UNIT: Shutdown (Credit: Big Finish)
Written by Matt Fitton and Andrew Smith
Directed by Ken Bentley

Cast: Jemma Redgrave (Kate Stewart), Ingrid Oliver (Osgood), Warren Brown (Sam Bishop), James Joyce (Captain Josh Carter), Alice Krige (Felicity Lyme), Asif Khan (Jay Roy) Tyrone Huggins (Dr Kenton Eastwood), Nigel Carrington (Sir Peter Latcham), Beth Chalmers (Anna/Radio Announcer/Quizmaster), Harry Ditson (General Grant Avary), Dan Li (Dokan/Alien Leader), Akira Koieyama (Chiso/Tengobushi Assassins), Stephen Billington (Commander Bergam), Jot Davies (Sebastien/Major Disanto)

Big Finish Productions – Released June 2016

This is the second boxset of adventures featuring the new generation of UNIT headed up by Jemma Redgrave as Kate Stewart and Ingrid Oliver as her scientist sidekick Osgood. As with the first box set, this story is set at an indeterminate time at some point before Osgood was killed in the TV series as all the signs point to the audio incarnation being the human version of the character who first appeared in The Day of the Doctor. One thing that can said with certainty is that this set follows on from Big Finish’s first foray into the New Series, UNIT – Extinction, and sees the return of new team members Warren Brown as international troubleshooter Sam Bishop and James Joyce as Captain Josh Carter. Josh in particular is an extremely likeable character whose continuing character arc proves central to this box set (although anyone who hasn’t heard Extinction may find themselves at a slight loss to understand his apparent super-strength whose origin is only fleetingly alluded to). As much as Joyce is at risk of becoming another member of the rep company of overused Big Finish actors, this reviewer is a self-confessed member of the club that would wish to see Captain Carter remain a regular feature of this ongoing spin-off series given Big Finish’s tendency to kill off some of their best loved original characters.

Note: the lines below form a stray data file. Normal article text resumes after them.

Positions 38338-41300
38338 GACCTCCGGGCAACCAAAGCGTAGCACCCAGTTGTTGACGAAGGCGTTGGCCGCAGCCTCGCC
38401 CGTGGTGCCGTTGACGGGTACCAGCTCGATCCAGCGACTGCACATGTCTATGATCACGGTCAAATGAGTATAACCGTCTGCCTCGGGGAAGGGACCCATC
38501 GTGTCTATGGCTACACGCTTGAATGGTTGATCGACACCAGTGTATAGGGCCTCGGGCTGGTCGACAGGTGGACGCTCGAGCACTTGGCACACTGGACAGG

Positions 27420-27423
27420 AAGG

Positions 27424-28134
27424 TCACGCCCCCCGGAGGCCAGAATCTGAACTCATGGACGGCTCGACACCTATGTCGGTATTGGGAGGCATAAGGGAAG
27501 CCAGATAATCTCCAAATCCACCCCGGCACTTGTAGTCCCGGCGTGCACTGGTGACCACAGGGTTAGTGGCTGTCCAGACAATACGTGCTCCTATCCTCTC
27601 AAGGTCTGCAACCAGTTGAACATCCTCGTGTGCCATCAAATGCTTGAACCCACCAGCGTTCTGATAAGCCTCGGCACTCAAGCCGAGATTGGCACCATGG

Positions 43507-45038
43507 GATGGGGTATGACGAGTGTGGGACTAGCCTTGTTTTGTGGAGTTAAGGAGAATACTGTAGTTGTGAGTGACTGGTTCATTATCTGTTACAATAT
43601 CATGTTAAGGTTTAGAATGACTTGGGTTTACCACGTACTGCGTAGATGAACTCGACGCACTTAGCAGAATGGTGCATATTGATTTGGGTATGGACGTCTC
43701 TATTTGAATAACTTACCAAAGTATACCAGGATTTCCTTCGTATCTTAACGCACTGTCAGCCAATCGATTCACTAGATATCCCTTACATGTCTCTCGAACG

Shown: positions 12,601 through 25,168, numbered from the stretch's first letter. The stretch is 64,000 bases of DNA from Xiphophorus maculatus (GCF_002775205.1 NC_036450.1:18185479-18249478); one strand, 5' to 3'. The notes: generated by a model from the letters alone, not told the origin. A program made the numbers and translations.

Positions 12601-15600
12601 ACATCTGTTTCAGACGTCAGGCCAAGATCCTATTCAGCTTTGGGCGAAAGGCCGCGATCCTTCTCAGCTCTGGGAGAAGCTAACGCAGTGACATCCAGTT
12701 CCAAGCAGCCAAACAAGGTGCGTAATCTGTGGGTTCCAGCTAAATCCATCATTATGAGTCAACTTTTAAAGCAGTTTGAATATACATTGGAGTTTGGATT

It would be remiss of this reviewer not to acknowledge the action-packed opening and closing themes composed by Howard Carter which are probably one of the most successful for any of Big Finish’s many Doctor Who spin-offs and will hopefully remain in place for all future UNIT series (as opposed to the frequently altered theme variations of the Bernice Summerfield range over the years).